**Braking of Induction Motor Drive:**

Following methods are employed for Braking of Induction Motor Drive:

**Regenerative braking****Plugging or reverse voltage braking**

**Dynamic (or rheostatic) braking further categorised as:**

**ac dynamic braking****self-excited braking using capacitors****dc dynamic braking****zero sequence braking**

**Regenerative Braking:**

The power input to an induction motor is given by

where Φ_{s }is the phase angle between stator phase voltage V and the stator phase current I_{s}. For motoring operation Φ_{s} < 90°. If the rotor speed becomes greater than synchronous speed, relative speed between the rotor conductors and air-gap rotating field reverses. This reverses the rotor induced emf, rotor current and component of stator current which balances the rotor ampere turns. Consequently, angle Φ_{s} becomes greater than 90° and power flow reverses, giving regenerative braking. Magnetizing current required to produce air-gap flux is obtained from the source. Equations (6.1)-(6.13) are applicable, except that slip is negative. The nature of speed-torque characteristic is shown in Fig. 6.13.

When fed from a source of fixed frequency, regenerative braking is possible only for speeds greater than synchronous speed. With a variable frequency source it can also be obtained for speeds below synchronous speed. When regenerative braking is employed for holding motor-speed against an active load, stable operation is generally possible between synchronous speed and the speed for which braking torque is maximum.

Main advantage of regenerative braking is that generated power is usefully employed and main drawback being that when fed from a constant frequency source, it cannot be employed below synchronous speed.

The utilization (or absorption) of regenerated power occurs in the same way as explained earlier for regenerative braking of dc motors.

**Plugging or Reverse Voltage Braking:**

When phase sequence of supply of the motor running at a speed is reversed, by interchanging connections of any two phases of stator with respect to supply terminals, operation shifts from motoring to plugging as shown in Fig. 6.14. Plugging characteristics are actually extension of motoring characteristics for negative phase sequence from quadrant III to II. Reversal of phase sequence reverses the direction of rotating field. If the slip for plugging is denoted by s_{n}, then

Motor performance can be calculated from Eqs. (6.4)-(6.10) when s is replaced by s_{n} or (2 — s). Since at the instant of switchover to plugging, slip can be upto 2, the rotor induced voltage can be twice of its value at zero speed. Consequently, motor current is large, although braking torque is low. In case of wound-rotor motors, a resistance equal to twice the starter resistance is inserted in the rotor to limit braking current to starting value. This also increases braking torque as shown by curve 2 (Fig. 6.14).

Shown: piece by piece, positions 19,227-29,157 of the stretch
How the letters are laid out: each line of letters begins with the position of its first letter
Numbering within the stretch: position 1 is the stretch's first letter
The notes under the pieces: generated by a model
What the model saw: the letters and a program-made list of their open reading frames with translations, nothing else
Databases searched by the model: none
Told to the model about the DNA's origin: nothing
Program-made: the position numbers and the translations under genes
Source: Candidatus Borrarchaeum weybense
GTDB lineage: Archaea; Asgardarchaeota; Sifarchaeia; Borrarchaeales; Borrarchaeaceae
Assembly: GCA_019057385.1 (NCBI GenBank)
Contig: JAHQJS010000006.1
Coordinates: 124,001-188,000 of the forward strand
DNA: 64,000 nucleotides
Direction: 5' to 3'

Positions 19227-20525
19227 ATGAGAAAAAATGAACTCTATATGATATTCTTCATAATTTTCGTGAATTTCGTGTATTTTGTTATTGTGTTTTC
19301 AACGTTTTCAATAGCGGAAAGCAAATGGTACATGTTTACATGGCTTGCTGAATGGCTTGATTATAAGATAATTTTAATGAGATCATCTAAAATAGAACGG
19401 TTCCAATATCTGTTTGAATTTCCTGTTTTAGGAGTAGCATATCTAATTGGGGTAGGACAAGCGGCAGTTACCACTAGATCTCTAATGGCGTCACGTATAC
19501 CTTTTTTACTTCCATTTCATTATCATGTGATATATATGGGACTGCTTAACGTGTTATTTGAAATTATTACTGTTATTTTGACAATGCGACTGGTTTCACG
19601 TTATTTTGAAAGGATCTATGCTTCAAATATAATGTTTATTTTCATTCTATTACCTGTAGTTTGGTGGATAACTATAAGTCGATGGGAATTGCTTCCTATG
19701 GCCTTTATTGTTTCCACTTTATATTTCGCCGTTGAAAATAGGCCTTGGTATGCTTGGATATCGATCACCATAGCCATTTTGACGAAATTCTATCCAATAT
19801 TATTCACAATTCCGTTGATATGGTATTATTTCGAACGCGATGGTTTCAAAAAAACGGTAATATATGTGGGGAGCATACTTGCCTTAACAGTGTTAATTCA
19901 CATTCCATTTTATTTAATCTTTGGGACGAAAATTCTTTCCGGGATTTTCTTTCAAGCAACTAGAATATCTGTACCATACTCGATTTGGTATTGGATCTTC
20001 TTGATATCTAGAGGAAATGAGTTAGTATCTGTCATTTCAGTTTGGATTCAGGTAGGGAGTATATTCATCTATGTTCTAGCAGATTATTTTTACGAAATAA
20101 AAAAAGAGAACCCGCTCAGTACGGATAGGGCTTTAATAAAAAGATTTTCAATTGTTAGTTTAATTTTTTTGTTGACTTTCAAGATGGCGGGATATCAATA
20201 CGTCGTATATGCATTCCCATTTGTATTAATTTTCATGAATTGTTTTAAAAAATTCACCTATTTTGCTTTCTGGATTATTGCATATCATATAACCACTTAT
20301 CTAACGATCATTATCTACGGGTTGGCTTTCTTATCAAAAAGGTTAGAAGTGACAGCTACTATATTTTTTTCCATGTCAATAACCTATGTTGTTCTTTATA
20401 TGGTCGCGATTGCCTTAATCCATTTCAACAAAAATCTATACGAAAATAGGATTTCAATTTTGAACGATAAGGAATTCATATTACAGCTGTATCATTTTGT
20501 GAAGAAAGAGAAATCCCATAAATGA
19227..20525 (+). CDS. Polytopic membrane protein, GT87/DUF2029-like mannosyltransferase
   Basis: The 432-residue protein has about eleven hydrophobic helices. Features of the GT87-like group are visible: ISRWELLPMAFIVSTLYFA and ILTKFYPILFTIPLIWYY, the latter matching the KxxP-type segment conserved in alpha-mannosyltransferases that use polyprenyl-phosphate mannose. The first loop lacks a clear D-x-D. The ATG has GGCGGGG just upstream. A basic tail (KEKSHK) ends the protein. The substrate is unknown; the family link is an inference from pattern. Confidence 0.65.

As shown in Fig. 6.14, torque is not zero at zero speed. When used for stopping motor, it is necessary that the motor should be disconnected from supply at or near zero speed. This makes it necessary to use an additional device for detecting zero speed and disconnecting motor from supply. This Braking of Induction Motor Drive is suitable for reversing the motor. As motor is already-connected for operation in reverse direction and torque is not zero at zero or any other speed, motor smoothly decelerates and then accelerates in the reverse direction.

A special case of plugging occurs when an induction motor connected to positive sequence voltages is driven by an active load in the reverse direction (quadrant IV). Crane hoist is one such application. A large rotor resistance is employed so that the characteristics have a negative slope, and thus, drive is steady-state stable (Fig. 6.14(b)).

In this method, mechanical energy supplied to the rotor, either by active load or from kinetic energy stored in motor and load inertia, is converted into electrical energy and wasted in rotor resistance. Additional energy is taken from the source and wasted in rotor resistance. When braked under no load from synchronous speed, total amount of energy dissipated in rotor resistance is given by (3/2)Jω^{2}_{ms} (Eq. (6.63) which is three times the energy stored in inertia. Thus, an additional energy equal to Jω^{2}_{ms} is taken from the source.